Britain’s prime minister Theresa May has pushed for her Brexit draft deal to be approved by her divided cabinet as Eurosceptics warn that the agreement will lose her support of Tory MP and million of votes.
The emergency cabinet meeting held this Wednesday follows months of negotiations where the ‘no-deal’ scenario was recurrent. Cabinet ministers were given their first sight of the draft withdrawal treaty and an accompanying outline of a political declaration on the future EU/UK relationship on Tuesday evening.
The former foreign secretary, Lord Hague, said the cabinet should remain united and back the deal. But the former Conservative deputy prime minister, Lord Heseltine, believes the deal won’t pass muster – and another referendum will be required.
In Dublin, the Irish Prime Minister Leo Varadkar told parliament that EU leaders could get together in as little as 10 days to sign off on the deal.
“Obviously, a lot of things can go wrong today and over the next couple of days.”
An emergency EU summit has been pencilled if Theresa May’s Brexit deal emerges unscathed, he added.
“But, should the UK cabinet be in a position this afternoon to say that it’s content with the text, it is proposed that the Commission task force would be in a position, perhaps tonight, to publish the text – with the possibility, or probability, of an EU Council meeting around 25 November.”
The Democratic Unionist party, which supports May’s government, has also warned that it will not support the draft Brexit treaty. Arlene Foster, the DUP leader, said her party could not back a deal that left Northern Ireland “adrift in the future”.
The Daily Telegraph’s chief political correspondent Christopher Hope tweeted that he heard two cabinet ministers will resign. The pair: international development secretary Penny Mordaunt, and Secretary of State for Work and Pensions Esther McVey.
This is putting the pound under a little pressure. Sterling has dipped back to $1.295 against the US dollar, having risen to $1.30 earlier.
Scotland pushes for fishing rights
In their letter to Theresa May, the 13 Scottish Tory MPs have made clear they could not support the draft deal without more assurances about the future of fishing in the country.
They say the prime minister had made statements that “raised expectations in the fishing industry that Brexit will lead to complete control and full sovereignty over domestic waters”.
And, as a result, they “could not support an agreement with the EU that would prevent the UK from independently negotiating access and quota shares”.
Financial services waiting
“Signs that the withdrawal agreement is finally taking shape are to a certain extent offset by the seemingly murkier parliamentary maths required to see the agreement through Parliament. If that test is passed as we still suspect, then the many items that have been kicked into the long grass of the transition period will then have to be faced by negotiators,” Will Hobbs, head of investment strategy at Barclays Smart Investor, said.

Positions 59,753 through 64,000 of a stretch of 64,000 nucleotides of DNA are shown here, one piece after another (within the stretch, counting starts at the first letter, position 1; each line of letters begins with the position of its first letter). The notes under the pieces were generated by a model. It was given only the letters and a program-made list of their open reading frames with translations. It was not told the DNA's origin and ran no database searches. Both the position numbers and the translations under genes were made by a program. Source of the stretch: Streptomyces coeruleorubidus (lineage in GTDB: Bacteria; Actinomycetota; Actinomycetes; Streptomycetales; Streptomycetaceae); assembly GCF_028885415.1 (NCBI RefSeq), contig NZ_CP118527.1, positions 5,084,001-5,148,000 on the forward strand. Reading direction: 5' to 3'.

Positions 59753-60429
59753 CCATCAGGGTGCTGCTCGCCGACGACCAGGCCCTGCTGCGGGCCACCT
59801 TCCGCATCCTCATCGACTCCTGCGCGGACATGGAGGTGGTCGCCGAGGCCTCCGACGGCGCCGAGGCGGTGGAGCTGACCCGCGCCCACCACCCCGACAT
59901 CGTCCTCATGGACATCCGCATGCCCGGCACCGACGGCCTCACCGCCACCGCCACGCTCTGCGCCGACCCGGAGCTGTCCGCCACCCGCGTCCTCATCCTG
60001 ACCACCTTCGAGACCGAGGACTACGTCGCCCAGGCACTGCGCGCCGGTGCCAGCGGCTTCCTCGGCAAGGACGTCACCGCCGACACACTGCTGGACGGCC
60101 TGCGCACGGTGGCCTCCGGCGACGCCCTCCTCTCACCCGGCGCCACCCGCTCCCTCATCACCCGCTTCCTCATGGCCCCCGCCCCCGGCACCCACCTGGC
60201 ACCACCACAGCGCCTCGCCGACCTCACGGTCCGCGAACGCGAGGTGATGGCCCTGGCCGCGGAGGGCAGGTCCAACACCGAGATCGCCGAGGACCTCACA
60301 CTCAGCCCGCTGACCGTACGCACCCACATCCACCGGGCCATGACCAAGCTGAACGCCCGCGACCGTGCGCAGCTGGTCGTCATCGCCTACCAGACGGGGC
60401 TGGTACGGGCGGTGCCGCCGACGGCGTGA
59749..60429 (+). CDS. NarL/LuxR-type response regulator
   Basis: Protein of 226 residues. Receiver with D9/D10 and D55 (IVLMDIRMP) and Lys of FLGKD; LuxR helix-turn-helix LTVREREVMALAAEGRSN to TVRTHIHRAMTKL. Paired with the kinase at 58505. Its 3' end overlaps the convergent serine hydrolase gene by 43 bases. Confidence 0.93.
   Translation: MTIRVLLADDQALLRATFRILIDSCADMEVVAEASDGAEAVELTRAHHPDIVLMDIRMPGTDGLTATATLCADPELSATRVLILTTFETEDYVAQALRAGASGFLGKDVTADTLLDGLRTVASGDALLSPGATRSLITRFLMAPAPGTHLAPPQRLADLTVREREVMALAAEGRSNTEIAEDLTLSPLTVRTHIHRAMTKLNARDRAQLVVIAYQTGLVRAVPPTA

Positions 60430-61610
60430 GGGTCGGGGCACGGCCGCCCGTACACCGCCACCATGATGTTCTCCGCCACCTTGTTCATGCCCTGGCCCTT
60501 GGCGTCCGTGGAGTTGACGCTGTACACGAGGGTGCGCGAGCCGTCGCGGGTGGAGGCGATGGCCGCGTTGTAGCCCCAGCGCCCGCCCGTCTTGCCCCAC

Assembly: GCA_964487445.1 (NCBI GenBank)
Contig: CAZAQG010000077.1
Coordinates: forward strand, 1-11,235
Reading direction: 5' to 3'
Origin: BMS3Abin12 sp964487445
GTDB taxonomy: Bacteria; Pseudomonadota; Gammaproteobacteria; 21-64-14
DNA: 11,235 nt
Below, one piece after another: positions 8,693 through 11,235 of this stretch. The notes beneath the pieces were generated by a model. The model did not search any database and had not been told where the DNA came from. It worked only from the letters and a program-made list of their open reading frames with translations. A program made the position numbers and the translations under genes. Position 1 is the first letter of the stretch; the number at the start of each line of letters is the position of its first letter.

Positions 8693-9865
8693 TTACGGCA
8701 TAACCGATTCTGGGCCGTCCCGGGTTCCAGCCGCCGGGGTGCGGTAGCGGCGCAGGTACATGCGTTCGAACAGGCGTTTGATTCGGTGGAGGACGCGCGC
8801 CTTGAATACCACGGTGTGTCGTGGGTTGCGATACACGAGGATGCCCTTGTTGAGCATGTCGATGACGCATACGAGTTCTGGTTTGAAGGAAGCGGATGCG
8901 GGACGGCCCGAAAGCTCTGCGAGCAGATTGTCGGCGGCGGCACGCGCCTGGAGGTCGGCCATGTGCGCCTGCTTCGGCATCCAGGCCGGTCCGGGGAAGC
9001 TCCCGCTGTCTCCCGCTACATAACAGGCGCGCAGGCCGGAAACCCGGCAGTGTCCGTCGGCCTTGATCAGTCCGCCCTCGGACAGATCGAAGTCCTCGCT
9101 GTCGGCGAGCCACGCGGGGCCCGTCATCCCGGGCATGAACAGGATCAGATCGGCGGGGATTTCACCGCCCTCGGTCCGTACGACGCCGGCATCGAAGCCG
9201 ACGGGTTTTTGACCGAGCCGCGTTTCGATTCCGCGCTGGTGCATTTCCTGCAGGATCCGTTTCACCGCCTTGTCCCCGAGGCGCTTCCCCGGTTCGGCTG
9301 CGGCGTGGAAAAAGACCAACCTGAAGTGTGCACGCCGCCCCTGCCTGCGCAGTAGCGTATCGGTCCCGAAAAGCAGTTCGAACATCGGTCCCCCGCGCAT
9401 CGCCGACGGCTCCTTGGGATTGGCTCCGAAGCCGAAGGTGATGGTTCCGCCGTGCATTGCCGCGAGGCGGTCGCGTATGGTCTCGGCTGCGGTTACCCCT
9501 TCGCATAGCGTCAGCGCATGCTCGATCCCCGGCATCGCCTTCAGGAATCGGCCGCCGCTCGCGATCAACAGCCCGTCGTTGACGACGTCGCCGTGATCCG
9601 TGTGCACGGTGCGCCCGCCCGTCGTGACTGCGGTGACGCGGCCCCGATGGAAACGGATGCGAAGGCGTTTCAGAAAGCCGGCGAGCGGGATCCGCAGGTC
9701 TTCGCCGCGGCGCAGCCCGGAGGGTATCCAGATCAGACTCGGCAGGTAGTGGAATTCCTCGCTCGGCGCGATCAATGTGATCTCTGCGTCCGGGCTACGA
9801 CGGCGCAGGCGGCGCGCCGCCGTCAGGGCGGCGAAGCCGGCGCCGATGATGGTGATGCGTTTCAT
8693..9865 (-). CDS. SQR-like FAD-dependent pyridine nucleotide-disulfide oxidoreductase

If not, then the unknown of hard Brexit will likely see both the UK economy and its related assets in for a more hair raising time for a while. As we’ve noted before, the intrinsic value of the stocks quoted on the UK’s exchanges tends to have little to do with the UK economy. However, sterling traders will feel differently and the currency’s related tribulations would temporarily shape related portfolio returns. The broad geographical and sectoral diversification inherent in our strategic asset allocation will likely prove an investor’s best defence in such an eventuality,” he added.
Speaking at King’s College London, the former Labour prime minister has compared the draft EU withdrawal treaty to a biscuit “coated in heavy fudge”.
It was “Brexit in theory but tied to Europe in reality, making a mockery of the reasons for leaving,” Tony Blair said.
Europe is cautions but hopeful
In Europe, German justice minister Katharina Barley criticised British Brexiteers for their opposition to the draft agreement between the UK and EU.
The politician – who is half-British – said: “There is hope for an orderly Brexit. It would be good for Britons and for European cohesion.
But she added: “Even before they see the agreement, the Brexiteers are vilifying it. They still don’t understand.”
France has voiced cautious optimism over the draft agreement. Benjamin Griveaux, a spokesman for the French government, said: “We see it as an encouraging sign, considering what we’ve seen in these last weeks and months.
“But we obviously remain very cautious.
“We will take the time to examine the proposed text in detail and there will be an agreement once the heads of state and government (of the EU member states) have had the opportunity to examine the details.”
Ambassadors from the EU27 are in a closed-door meeting where they have been briefed by Sabine Weyand, the deputy of chief EU negotiator Michael Barnier, on the state of talks.